In the 1950s he illustrated basic self-replication in artificial life with a model train set. A seed "organism" consisting of a "head" and "tail" boxcar could use the simple rules of the system to consistently create new "organisms" identical to itself, so long as there was a random pool of new boxcars to draw from.
In 1955 he published "Information, Reproduction and the Origin of Life," in American Scientist. In 2007, he retracted two passages of this work after realizing that errors in his paper were being misread as evidence for creationism.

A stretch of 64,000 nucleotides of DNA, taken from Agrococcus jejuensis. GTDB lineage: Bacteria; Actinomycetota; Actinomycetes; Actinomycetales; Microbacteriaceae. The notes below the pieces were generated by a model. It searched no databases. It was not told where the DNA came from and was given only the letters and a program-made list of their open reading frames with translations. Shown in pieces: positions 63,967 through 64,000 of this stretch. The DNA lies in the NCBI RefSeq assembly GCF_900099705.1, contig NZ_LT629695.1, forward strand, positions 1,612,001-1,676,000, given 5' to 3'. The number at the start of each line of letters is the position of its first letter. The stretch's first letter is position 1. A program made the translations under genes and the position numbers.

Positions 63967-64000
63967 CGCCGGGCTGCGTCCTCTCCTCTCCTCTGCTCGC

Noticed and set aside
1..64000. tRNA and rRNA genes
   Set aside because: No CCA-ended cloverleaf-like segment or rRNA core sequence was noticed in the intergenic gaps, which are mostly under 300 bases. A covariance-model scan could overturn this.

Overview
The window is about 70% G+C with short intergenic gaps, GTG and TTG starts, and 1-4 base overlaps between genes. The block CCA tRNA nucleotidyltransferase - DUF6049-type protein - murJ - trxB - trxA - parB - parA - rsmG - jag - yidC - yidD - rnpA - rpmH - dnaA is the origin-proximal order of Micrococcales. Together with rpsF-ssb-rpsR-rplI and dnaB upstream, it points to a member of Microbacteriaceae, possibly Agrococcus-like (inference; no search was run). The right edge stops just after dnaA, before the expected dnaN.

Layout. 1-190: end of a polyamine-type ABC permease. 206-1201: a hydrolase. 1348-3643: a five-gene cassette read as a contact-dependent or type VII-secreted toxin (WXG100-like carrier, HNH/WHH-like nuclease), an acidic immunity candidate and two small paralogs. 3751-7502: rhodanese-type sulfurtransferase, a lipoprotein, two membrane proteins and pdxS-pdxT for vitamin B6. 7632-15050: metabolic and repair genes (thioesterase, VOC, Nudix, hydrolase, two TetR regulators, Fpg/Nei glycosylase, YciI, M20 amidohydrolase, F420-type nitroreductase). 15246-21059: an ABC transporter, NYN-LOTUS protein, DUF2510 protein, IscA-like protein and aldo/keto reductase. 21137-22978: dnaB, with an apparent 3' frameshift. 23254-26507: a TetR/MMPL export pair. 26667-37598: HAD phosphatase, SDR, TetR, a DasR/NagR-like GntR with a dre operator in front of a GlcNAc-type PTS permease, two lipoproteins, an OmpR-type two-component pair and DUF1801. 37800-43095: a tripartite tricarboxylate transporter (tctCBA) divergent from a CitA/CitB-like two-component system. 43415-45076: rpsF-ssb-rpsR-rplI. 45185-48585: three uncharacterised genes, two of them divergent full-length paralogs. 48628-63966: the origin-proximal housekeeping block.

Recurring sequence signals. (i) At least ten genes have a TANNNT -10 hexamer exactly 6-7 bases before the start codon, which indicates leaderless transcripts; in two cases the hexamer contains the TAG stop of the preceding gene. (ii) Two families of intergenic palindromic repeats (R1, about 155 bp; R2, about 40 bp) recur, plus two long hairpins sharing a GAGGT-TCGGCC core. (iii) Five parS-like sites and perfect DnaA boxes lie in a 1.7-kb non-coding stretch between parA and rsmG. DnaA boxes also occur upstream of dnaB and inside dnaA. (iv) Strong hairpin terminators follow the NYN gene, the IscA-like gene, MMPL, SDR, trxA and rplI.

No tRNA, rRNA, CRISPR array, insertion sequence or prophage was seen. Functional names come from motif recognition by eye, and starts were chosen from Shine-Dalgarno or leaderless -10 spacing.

- "Virustat, a Device for Continuous Production of Viruses," Applied Microbiology, 14(6): 940–952 (1966 November) with Leslie S. Jacobson.
- "The informational content of mechanisms and circuits," Information and Control, 2(3):285-296, September 1959.
- "On Models of Reproduction," American Scientist 46(1958):255-284.
- "Information, Reproduction and the Origin of Life," American Scientist, p. 125 (January 1955)
- Retraction of two passages: Letter to the editor, American Scientist (November–December 2007)
- "The Informational Capacity of the Human Eye," Science 113:292-293 (March 16, 1951).
- "The Informational Capacity of the Human Ear," Science 112:143-144 (August 4, 1950).
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